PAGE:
During these 22 years of struggle of Resistance and Rebellion, we have continued to build another form of life, governing ourselves as the collective peoples that we are, according to the seven principles of lead by obeying, building a new system and another form of life as original peoples. One where the people command and the government obeys.
The mothers of Mexico’s disappeared have become experts in their own right—many have searched for their children on their own and have become the fiercest activists and critics of government impunity and state violence in Mexico.They have become the leaders of grassroots organization against a criminal state responsible for the disappearances of their children and thousands of others.
The history of Oaxaca has been interwoven with principles and values that display its deeply rooted comunalidad. For the Oaxacan people across many centuries, this has meant integrating a process of cultural, economic, and political resistance of great importance. In Oaxaca, the vitality of comunalidad as it presents itself witnesses the integration of four basic elements: territory, governance, labor, and enjoyment (fiesta). The principles and values that articulate these elements are respect and reciprocity.
The impact of the forced disappearance of the 43 students from the Ayotzinapa normal school cannot be underestimated. It sparked the largest crisis of legitimacy the Mexican government has faced since the war on drugs began in December 2006.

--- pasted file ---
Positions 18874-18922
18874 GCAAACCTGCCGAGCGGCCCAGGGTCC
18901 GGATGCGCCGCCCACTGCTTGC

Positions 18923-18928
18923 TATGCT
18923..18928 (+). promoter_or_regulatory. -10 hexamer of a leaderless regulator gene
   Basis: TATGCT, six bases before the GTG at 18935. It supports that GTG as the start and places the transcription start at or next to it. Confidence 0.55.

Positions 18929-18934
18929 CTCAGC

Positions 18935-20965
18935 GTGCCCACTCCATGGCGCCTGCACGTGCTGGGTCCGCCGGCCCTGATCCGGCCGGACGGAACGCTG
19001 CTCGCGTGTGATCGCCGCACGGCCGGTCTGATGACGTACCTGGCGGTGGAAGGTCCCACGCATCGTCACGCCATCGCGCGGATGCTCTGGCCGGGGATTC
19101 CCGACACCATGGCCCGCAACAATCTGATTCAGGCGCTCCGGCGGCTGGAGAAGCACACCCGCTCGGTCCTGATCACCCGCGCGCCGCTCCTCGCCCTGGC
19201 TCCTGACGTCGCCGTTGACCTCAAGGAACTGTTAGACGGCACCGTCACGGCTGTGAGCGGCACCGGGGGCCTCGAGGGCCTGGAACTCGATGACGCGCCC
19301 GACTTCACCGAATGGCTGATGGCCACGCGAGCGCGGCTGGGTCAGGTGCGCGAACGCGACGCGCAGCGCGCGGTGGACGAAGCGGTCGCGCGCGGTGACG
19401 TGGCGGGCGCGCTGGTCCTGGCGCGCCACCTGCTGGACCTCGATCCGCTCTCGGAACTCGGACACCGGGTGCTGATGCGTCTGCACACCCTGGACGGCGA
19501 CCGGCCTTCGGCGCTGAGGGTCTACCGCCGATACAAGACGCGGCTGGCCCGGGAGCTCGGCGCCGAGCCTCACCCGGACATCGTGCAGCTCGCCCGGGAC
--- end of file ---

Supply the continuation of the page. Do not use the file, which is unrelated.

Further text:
On the night of October 2, 1968, 10 days before the Olympics in Mexico, Mexican security forces opened fire on a student demonstration in Tlatelolco plaza, killing and wounding hundreds of protesters. In a state of complete impunity, nobody from the ruling administration or the military was ever held accountable. Paco Taibo’s brilliant novel Calling All Heroes is placed in the aftermath of the massacre and is about coping with political tragedy.
“Your human rights stops with us,” we were told. That is the essence of a State that is beyond the rule of law. The entire country is being held hostage by a diverse group of tie-wearing and non-tie-wearing gangsters, with weapons and a lot of political influence.
“Just so that it’s very clear and you aren’t misled about what we say and don’t say. Our idea isn’t to promote voting. Nor is it to promote abstention or casting blank votes. Nor is it to impose our thinking on others… For us, Zapatistas, what we’re interested in is knowing how to resist and confront the many heads of the capitalist system that exploits us, represses us, disappears us and steals from us… it is the people themselves who are going to make the changes that are truly necessary. That is the only way that a new system of government is going to exist.”